New Year / New Education Strategy

If you are looking to enhance your education strategies consider addressing some of the topics in this post.

Jan 23, 2018

Most retirement plan advisors who are responsible for employee education are experts in conducting enrollment meetings and answering questions related to establishing accounts, explaining the benefits of pre-tax deferral, etc.

But if you are looking to enhance your education strategies or have plan sponsors who are interested in broadening the types of education being offered to their employees, consider addressing some of the following topics:

How to read your quarterly statement

Seems simple, but it’s not! Many plan participants can’t determine when their employer’s annual contribution has been made to their account, for example. Pointing out where rate of return information is on the statement, what items are cumulative on the statement vs. which represent activity in just a particular quarter, for example, are all items that can be helpful to participants.

How to use the technology related to the plan

Many more plan participants would embrace the available technology associated with their plan—if they just had some initial assistance understanding the tools. Advisers can conduct a seminar (or webinar) that outlines the various resources that participants can utilize, such as mobile technology, online beneficiary reporting/changes, employee financial wellness tools, etc.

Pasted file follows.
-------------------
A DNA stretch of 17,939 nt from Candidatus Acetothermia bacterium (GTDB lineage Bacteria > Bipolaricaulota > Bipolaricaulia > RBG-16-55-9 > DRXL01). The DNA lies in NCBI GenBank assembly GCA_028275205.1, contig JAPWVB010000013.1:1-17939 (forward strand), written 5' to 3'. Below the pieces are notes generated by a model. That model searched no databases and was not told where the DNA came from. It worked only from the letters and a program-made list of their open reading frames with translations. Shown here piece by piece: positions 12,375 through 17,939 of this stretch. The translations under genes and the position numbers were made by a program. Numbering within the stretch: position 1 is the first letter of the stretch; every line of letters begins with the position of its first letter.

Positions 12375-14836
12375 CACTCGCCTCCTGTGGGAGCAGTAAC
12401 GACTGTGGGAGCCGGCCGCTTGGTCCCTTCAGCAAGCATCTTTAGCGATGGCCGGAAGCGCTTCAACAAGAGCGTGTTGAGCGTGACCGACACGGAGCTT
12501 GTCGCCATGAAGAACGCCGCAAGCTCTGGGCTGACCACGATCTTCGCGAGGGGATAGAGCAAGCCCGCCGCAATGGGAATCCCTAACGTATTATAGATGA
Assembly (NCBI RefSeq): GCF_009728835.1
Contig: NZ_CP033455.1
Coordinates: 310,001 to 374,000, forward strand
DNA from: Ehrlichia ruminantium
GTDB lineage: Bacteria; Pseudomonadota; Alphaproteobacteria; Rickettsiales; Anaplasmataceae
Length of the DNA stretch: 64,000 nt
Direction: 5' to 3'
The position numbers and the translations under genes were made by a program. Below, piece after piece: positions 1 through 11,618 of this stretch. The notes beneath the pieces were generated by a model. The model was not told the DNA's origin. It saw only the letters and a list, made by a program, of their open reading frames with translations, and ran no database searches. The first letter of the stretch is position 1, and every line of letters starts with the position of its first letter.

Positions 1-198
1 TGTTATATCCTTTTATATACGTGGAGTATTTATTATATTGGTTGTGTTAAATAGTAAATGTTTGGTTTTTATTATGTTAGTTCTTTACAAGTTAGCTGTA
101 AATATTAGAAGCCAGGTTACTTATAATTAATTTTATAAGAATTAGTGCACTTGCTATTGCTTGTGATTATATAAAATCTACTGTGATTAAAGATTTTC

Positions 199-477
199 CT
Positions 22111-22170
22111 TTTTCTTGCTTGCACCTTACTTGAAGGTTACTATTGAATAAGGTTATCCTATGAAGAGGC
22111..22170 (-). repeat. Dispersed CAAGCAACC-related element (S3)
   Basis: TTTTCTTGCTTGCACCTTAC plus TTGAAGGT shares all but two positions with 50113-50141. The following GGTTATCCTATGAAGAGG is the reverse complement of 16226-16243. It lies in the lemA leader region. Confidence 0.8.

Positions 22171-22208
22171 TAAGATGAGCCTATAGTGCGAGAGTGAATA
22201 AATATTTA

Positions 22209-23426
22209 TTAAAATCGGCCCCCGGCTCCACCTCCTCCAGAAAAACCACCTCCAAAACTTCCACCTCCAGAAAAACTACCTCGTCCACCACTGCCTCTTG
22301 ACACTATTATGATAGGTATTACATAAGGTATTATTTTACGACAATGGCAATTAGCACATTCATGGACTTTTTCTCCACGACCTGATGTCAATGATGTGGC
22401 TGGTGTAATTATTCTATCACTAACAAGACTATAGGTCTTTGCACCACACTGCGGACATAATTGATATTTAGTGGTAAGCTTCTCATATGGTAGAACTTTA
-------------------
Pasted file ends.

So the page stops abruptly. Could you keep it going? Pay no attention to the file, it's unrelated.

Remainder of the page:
Targeted employee education

Some of the most effective employee education sessions are targeted toward a specific group of plan participants. Based on understanding the demographics of a particular retirement plan, consider group sessions for employees nearing retirement and include a representative from Social Security in the session. Plan a session for women in the organization and help them understand the need for financial planning; women are notoriously good at taking care of others, but neglecting their own financial well-being. Target participants who aren’t contributing enough to get their employer’s maximum matching contribution (or those who aren’t contributing at all!), and share illustrations showing what their accounts could look like at retirement if they upped their contributions.

Online participant websites and provider 800#’s are designed to deliver a great deal of employee education related to retirement plans today, but when a more personal touch is necessary, consider some of the tips above for engaging plan participants directly.